Moves to open up the Alaska wildlife refuge to oil drilling could begin early next year, it emerged today.
President George Bush was unable to secure legislation to allow drilling in the environmentally sensitive site during his first term in office.
But following his solid election victory last week, Republicans said they have their “best chance” yet to tap the area for the estimated 11 billion barrels of oil it holds.
Richard Pombo, chairman of the House Resources Committee, told the New York Times: “It’s probably the best chance we’ve had.”
Senator Pete Domenici, the Republican chairman of the Senate Energy and Natural Resources Committee, said he would press to open the coastal plain of the Arctic National Wildlife Refuge (ANWR).
“With oil trading at nearly fifty dollars a barrel, the case for ANWR is more compelling than ever,” he said.
He added: “We have the technology to develop oil without harming the environment and wildlife.”
Mr Bush is also expected to call for greater energy production by easing rules for oil and gas drilling on federal land in the Rocky Mountains.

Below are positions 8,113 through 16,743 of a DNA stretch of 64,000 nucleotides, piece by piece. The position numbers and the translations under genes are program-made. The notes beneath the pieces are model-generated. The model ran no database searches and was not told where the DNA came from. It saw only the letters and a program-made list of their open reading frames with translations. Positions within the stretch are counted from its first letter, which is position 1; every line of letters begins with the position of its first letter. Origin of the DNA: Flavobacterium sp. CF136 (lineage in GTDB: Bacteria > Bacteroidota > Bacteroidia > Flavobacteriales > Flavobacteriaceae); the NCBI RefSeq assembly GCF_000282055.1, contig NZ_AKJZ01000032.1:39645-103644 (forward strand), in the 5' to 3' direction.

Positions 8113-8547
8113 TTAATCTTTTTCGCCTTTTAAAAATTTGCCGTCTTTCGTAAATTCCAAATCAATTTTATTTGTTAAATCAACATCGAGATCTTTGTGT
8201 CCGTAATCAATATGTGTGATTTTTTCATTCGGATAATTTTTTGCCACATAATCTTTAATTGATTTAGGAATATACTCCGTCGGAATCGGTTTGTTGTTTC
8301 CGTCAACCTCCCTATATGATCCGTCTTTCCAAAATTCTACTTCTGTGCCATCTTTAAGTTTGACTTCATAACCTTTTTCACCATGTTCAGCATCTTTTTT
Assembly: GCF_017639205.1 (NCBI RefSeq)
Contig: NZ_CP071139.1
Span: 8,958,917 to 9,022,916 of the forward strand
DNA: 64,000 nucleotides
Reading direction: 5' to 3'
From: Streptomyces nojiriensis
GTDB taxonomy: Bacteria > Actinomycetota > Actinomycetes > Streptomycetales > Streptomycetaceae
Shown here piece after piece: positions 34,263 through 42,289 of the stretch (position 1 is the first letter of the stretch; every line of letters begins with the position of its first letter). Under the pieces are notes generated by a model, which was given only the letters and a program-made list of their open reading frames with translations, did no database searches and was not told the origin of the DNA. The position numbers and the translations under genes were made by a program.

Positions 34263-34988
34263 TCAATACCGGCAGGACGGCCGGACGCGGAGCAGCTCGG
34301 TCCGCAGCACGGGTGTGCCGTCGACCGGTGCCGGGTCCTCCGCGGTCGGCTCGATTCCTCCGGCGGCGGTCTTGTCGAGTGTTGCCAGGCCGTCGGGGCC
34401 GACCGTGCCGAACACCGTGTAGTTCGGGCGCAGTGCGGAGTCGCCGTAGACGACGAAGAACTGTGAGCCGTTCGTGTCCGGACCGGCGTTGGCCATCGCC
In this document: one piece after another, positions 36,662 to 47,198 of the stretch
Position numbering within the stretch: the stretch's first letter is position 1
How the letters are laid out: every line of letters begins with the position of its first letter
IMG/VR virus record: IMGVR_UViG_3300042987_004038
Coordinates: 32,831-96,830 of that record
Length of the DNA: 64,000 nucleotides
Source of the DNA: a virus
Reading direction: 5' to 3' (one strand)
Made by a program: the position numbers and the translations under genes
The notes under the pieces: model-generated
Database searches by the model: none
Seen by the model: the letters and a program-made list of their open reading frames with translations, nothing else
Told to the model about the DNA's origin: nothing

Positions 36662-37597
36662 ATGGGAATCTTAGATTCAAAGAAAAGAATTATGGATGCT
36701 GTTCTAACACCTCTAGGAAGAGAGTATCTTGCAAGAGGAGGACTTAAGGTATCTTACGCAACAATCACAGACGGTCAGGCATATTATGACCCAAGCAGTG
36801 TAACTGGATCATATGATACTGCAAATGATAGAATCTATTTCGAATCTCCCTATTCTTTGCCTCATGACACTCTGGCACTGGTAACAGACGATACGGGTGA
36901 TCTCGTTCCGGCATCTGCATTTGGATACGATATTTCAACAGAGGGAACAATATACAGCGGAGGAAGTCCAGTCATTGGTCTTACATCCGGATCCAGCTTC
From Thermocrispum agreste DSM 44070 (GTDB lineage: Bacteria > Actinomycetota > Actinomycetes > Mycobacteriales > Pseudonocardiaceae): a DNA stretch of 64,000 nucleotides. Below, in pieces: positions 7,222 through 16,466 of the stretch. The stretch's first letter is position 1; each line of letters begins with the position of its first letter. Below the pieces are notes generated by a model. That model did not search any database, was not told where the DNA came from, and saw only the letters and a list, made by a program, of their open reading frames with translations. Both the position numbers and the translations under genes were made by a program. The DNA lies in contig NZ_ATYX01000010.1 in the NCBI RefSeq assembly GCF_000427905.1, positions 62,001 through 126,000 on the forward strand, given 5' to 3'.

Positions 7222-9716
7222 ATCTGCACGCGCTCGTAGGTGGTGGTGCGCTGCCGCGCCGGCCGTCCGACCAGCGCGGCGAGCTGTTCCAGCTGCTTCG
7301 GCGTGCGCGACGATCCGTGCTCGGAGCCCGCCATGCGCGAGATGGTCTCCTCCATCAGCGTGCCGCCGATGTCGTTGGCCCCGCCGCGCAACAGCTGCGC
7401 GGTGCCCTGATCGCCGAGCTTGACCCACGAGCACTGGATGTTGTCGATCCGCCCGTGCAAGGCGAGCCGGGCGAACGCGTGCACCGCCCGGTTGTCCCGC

The first attempt to allow drilling in the Alaska refuge failed two years ago. Opponents in the Senate voted against the move by 52 to 48 votes.
But the election put more Republicans in the Senate, making it much more likely the president could win a majority.
The issue is likely to run up against serious opposition from environmental groups in the US and around the world.
The coastal plain where drilling would take place is a breeding ground for caribou and home to polar bears, musk oxen and millions of migratory birds.
“This is as serious a threat to the refuge as any that has come before,” said Jim Waltman of the National Wildlife Federation.
“This is still a magnificent area and it can still be damaged by oil drilling.”